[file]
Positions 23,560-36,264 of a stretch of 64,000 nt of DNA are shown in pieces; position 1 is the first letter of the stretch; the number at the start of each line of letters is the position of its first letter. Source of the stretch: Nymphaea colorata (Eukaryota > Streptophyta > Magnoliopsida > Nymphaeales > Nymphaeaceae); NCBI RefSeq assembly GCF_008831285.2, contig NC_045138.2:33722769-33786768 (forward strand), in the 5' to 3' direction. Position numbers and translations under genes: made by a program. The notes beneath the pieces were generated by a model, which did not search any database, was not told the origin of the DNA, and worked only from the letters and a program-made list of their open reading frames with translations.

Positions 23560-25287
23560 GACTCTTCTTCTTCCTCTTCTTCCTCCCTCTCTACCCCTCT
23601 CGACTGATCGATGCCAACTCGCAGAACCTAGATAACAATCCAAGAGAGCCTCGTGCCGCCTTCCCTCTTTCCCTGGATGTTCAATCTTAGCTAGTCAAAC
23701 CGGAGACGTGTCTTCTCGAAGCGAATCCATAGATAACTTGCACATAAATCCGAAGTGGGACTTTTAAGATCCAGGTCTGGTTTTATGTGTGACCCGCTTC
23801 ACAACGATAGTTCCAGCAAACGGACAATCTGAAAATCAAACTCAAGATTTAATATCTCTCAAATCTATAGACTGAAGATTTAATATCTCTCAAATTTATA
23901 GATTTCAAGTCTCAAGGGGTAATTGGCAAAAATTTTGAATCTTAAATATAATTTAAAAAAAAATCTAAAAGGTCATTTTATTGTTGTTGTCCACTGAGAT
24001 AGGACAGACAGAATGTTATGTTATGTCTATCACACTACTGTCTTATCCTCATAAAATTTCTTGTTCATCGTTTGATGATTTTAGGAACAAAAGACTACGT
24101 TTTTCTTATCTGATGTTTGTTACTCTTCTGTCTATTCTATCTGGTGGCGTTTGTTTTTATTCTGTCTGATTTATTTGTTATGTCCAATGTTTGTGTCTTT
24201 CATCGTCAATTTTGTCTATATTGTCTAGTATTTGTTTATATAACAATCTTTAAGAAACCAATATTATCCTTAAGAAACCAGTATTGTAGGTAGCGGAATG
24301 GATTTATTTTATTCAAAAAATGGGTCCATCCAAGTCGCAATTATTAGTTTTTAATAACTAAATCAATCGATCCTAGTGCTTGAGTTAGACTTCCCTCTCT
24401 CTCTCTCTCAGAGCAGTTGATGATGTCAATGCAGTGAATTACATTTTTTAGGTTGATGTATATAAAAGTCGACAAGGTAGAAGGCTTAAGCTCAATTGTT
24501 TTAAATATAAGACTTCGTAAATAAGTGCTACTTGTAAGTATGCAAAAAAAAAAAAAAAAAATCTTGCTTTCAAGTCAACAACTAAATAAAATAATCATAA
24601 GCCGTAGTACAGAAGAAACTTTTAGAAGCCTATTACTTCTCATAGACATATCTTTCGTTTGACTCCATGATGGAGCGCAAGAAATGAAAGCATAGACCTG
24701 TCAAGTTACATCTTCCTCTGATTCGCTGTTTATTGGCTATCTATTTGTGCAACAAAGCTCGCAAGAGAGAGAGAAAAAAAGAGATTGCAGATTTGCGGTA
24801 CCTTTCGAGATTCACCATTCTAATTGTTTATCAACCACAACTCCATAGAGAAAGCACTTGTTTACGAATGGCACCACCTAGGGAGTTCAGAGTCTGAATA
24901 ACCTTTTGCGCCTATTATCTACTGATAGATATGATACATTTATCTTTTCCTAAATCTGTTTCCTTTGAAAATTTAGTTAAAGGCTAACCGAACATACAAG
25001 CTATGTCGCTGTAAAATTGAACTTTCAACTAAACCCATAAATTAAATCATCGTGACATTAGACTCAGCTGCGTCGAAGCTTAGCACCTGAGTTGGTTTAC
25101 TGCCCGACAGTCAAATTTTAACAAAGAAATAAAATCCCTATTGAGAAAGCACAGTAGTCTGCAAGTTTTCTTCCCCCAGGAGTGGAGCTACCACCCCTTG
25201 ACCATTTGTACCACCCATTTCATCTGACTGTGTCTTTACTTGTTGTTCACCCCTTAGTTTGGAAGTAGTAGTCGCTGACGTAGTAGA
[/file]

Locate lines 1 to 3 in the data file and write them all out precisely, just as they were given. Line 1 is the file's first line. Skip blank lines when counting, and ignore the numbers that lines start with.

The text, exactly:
Positions 23,560-36,264 of a stretch of 64,000 nt of DNA are shown in pieces; position 1 is the first letter of the stretch; the number at the start of each line of letters is the position of its first letter. Source of the stretch: Nymphaea colorata (Eukaryota > Streptophyta > Magnoliopsida > Nymphaeales > Nymphaeaceae); NCBI RefSeq assembly GCF_008831285.2, contig NC_045138.2:33722769-33786768 (forward strand), in the 5' to 3' direction. Position numbers and translations under genes: made by a program. The notes beneath the pieces were generated by a model, which did not search any database, was not told the origin of the DNA, and worked only from the letters and a program-made list of their open reading frames with translations.

Positions 23560-25287
23560 GACTCTTCTTCTTCCTCTTCTTCCTCCCTCTCTACCCCTCT